April 2014
Volume 55, Issue 13
Free
ARVO Annual Meeting Abstract  |   April 2014
Endothelin B (ETB) Receptors Contribute to Neurodegeneration in a Rodent Model of Glaucoma via Upregulation of c-Jun and Bax
Author Affiliations & Notes
  • Alena Z Minton
    Cell Biology and Immunology, Univ of North Texas Hlth Sci Ctr, Fort Worth, TX
    North Texas Eye Research Institute, Fort Worth, TX
  • Shaoqing He
    Cell Biology and Immunology, Univ of North Texas Hlth Sci Ctr, Fort Worth, TX
    North Texas Eye Research Institute, Fort Worth, TX
  • Hai-Ying Ma
    Pharmacology & Neuroscience, University of North Texas Health Science Center, Fort Worth, TX
  • Raghu R Krishnamoorthy
    Cell Biology and Immunology, Univ of North Texas Hlth Sci Ctr, Fort Worth, TX
    North Texas Eye Research Institute, Fort Worth, TX
  • Footnotes
    Commercial Relationships Alena Minton, None; Shaoqing He, None; Hai-Ying Ma, None; Raghu Krishnamoorthy, None
  • Footnotes
    Support None
Investigative Ophthalmology & Visual Science April 2014, Vol.55, 1900. doi:
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      Alena Z Minton, Shaoqing He, Hai-Ying Ma, Raghu R Krishnamoorthy; Endothelin B (ETB) Receptors Contribute to Neurodegeneration in a Rodent Model of Glaucoma via Upregulation of c-Jun and Bax. Invest. Ophthalmol. Vis. Sci. 2014;55(13):1900.

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      © ARVO (1962-2015); The Authors (2016-present)

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Abstract

Purpose: Previously, our lab has demonstrated that increased levels of ETB receptors contribute to the death of retinal ganglion cells (RGCs) and degeneration of optic nerve axons in the Morrison's elevated intraocular pressure (IOP) model of glaucoma in rats. Moreover, these pathological changes were greatly attenuated in ETB receptor-deficient transgenic Wistar Kyoto rats. Interestingly, an increase in ETB receptor levels in RGCs, following 2 weeks of IOP elevation in Brown Norway rats, was shown to be associated with increased expression of c-Jun, a member of the activator protein-1 (AP-1) family. The current study was aimed at investigating whether the increased expression of c-Jun observed in wild type rats is reduced in ETB receptor-deficient Wistar Kyoto rats subjected to the Morrison’s model of glaucoma. The status of another apoptotic protein, Bax, was also assessed in these rats.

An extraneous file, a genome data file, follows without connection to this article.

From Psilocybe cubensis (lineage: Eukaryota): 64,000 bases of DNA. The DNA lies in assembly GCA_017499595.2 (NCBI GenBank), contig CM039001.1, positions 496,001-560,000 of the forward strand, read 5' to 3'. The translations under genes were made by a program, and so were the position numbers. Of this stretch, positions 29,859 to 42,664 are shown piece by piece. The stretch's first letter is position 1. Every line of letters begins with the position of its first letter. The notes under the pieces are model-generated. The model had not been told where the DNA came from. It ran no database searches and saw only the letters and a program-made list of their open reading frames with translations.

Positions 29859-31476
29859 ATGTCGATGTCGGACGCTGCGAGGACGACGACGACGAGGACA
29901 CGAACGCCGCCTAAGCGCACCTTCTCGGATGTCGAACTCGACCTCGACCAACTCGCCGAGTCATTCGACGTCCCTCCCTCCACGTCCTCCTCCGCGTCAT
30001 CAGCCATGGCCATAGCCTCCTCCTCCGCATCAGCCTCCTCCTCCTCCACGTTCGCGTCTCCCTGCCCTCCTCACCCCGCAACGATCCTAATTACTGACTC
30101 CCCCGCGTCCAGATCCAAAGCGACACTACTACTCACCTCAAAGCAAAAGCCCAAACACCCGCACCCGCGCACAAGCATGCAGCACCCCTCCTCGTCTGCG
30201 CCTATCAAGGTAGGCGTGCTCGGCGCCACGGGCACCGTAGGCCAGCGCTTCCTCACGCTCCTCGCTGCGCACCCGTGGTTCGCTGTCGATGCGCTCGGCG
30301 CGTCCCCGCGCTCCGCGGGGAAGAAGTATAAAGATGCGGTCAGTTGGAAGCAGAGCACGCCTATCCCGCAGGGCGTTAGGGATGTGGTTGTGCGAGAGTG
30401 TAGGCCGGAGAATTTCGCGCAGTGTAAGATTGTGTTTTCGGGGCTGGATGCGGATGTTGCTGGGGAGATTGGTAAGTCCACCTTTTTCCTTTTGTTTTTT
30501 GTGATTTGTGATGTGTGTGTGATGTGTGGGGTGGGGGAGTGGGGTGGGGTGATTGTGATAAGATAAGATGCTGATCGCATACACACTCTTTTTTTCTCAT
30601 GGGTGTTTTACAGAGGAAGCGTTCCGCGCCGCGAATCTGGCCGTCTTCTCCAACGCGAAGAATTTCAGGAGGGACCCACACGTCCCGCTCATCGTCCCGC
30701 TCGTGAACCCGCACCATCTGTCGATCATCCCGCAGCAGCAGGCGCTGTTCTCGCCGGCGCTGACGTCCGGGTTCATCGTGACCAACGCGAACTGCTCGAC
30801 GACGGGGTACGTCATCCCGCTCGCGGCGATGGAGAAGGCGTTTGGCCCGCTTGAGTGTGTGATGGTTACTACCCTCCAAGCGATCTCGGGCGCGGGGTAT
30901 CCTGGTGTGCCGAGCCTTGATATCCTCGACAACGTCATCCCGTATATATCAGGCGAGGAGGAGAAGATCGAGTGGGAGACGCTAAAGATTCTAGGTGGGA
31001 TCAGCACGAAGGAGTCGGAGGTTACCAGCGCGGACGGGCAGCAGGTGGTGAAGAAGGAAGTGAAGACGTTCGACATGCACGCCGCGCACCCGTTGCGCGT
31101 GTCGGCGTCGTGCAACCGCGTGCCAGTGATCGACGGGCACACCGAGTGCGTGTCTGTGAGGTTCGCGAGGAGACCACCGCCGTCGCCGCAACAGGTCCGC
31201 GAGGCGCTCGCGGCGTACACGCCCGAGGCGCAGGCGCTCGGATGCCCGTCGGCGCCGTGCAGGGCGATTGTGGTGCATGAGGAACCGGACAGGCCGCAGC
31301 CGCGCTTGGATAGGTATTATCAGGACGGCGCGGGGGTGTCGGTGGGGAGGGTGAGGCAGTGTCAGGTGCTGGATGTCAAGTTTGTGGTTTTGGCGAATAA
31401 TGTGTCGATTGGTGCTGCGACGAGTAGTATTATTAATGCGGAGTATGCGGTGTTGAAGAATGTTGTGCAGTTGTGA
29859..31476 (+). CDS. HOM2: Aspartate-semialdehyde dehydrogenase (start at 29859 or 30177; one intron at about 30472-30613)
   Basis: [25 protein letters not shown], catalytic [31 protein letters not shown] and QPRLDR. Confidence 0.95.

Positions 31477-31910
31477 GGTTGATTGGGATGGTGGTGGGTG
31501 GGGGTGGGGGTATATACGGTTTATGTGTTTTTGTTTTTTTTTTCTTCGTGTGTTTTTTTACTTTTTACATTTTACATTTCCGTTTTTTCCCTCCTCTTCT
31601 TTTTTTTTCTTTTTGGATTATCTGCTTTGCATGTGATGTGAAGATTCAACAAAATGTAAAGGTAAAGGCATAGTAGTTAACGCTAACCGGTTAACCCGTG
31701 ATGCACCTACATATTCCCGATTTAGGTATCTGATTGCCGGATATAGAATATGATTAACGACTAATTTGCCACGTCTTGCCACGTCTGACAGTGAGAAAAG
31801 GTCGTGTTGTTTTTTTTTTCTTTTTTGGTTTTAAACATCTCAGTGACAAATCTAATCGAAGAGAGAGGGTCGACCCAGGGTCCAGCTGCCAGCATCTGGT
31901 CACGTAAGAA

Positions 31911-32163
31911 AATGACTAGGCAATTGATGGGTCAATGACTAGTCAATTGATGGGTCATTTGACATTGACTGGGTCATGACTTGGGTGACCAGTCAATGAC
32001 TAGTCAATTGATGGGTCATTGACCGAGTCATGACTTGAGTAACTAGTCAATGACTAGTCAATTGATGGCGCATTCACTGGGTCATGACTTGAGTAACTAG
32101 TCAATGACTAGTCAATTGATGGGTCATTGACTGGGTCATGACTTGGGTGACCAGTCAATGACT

Methods: IOP was elevated in one eye of adult wild type and ETB receptor-deficient transgenic Wistar Kyoto rats using the Morrison’s method (injection of hypertonic saline through episcleral veins), while the contralateral eye served as control. After IOP was elevated, rats were maintained for 2 weeks and sacrificed. Retinal sections were obtained and stained with specific antibodies to detect the expression of c-Jun and Bax by immunohistochemistry. In addition, retinal sections were immunostained using an antibody to βIII-tubulin, which is selectively expressed by RGCs in the retina. Images were taken using Zeiss LSM-510 confocal microscope with Z-scan.

Results: Immunohistochemical analysis showed that IOP elevation for 2 weeks caused increased expression of c-Jun and Bax mainly in the ganglion cell layer (GCL) of wild type transgenic Wistar Kyoto rats as compared to ETB receptor-deficient transgenic Wistar Kyoto rats. Interestingly, using the Promo 3 software, we found 15 binding sites for members of the AP-1 family of proteins on the rat 1.95 kb upstream promoter region of Bax. Therefore, the transcription factor c-Jun may be an upstream regulator of Bax (pro-apoptotic factor).

Conclusions: Transcription factor AP-1 could be involved in the elevation of the ETB receptor levels in the Morrison's model of glaucoma. Conversely, deletion of the ETB receptor results in the downregulation of c-Jun. Taken together, there may be a reciprocal feedback loop between the AP-1 and ETB receptors.

Keywords: 426 apoptosis/cell death • 531 ganglion cells • 674 receptors  
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